Colorado’s summer tourism season is already gearing up. And no part of the state is more eager to welcome visitors than the remote mountain regions that are finally thawing out after a long, isolated winter. Places like Silverton, for example, where residents will be out in force on Saturday, May 2, when the Durango & Silverton Narrow Gauge Railroad
— which has been operating since 1882, and today is one of the state’s top tourist attractions — makes its initial run from Durango into that high-altitude town. There it will be greeted by the Silverton Brass Band, a group in Victorian garb that’s been tooting for the train since 1977, as well as kids selling rocks (only pint-sized salespeople under the age of twelve allowed) to the disembarking passengers. And, with any luck, none of the snow that has put a damper on some previous season openers — but at 9300 feet, you never know.
“I kind of love that first train into Silverton, kicking off the season,” says train manager Gary Keil. But some of the passengers won’t make it all the way to Silverton, he notes: “When the train goes out on Saturday, my guess is there will be a ton of folks backpacking into Chicago Basin to backcountry-ski. I’m always amazed every year at the group who does that.”
The party actually starts on Friday, May 1, when the D&S throws a party in Durango for the entire town at the depot, complete with a band and hot dogs. “It’s just an opportunity to showcase the railroad to the community and help us kick off the season,” says Keil. "I can remember it happening back when I rode the train as a kid."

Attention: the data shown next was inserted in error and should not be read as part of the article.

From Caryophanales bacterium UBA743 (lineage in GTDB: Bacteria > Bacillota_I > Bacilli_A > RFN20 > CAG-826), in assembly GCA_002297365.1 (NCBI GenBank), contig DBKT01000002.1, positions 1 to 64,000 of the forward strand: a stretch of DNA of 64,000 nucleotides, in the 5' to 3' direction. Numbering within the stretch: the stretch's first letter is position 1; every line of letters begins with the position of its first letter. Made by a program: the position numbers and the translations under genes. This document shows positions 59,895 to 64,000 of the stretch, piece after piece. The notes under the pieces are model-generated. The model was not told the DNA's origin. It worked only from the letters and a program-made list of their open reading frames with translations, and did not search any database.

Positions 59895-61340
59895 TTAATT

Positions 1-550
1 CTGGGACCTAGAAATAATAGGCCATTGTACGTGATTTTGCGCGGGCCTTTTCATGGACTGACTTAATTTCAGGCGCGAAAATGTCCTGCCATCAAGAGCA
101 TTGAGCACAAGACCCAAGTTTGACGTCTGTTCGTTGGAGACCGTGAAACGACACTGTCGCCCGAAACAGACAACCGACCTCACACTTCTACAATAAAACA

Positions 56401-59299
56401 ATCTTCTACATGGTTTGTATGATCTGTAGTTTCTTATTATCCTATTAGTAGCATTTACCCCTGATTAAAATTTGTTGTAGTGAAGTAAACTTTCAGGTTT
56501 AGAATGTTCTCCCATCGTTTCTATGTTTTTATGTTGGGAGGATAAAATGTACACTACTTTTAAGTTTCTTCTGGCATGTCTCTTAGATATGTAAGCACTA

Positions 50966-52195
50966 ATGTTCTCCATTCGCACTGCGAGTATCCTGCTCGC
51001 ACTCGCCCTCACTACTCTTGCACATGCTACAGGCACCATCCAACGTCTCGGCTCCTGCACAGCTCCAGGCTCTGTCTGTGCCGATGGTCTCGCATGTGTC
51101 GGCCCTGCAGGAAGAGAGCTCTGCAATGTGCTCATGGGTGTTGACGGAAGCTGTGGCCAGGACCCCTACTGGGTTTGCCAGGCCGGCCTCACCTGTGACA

There will be other special events through the summer season, including four blues trains that typically sell out, he says, as well as Durango Wine and Rails, two wine-tasting trips presented in partnership with Music in the Mountains. And the Narration program, which features people in historical costume telling tales, will be expanded this year, with special train trips. Several of those characters will be on board on Saturday. And there’s more fun to come: The train just bought the Grand Imperial Hotel in Silverton. “The ink is almost still wet on the deal,” says Keil. Once it dries, they hope to offer overnight trips from Durango to Silverton.
For a complete schedule and updates on the train, go to durangotrain.com.
And watch for the Silverton Brass Band to toot their horns throughout the summer, starting in late June. The Fourth of July is always a big weekend, with a parade and ice cream social, but the band will perform somewhere on the streets of Silverton every Sunday at 6 p.m.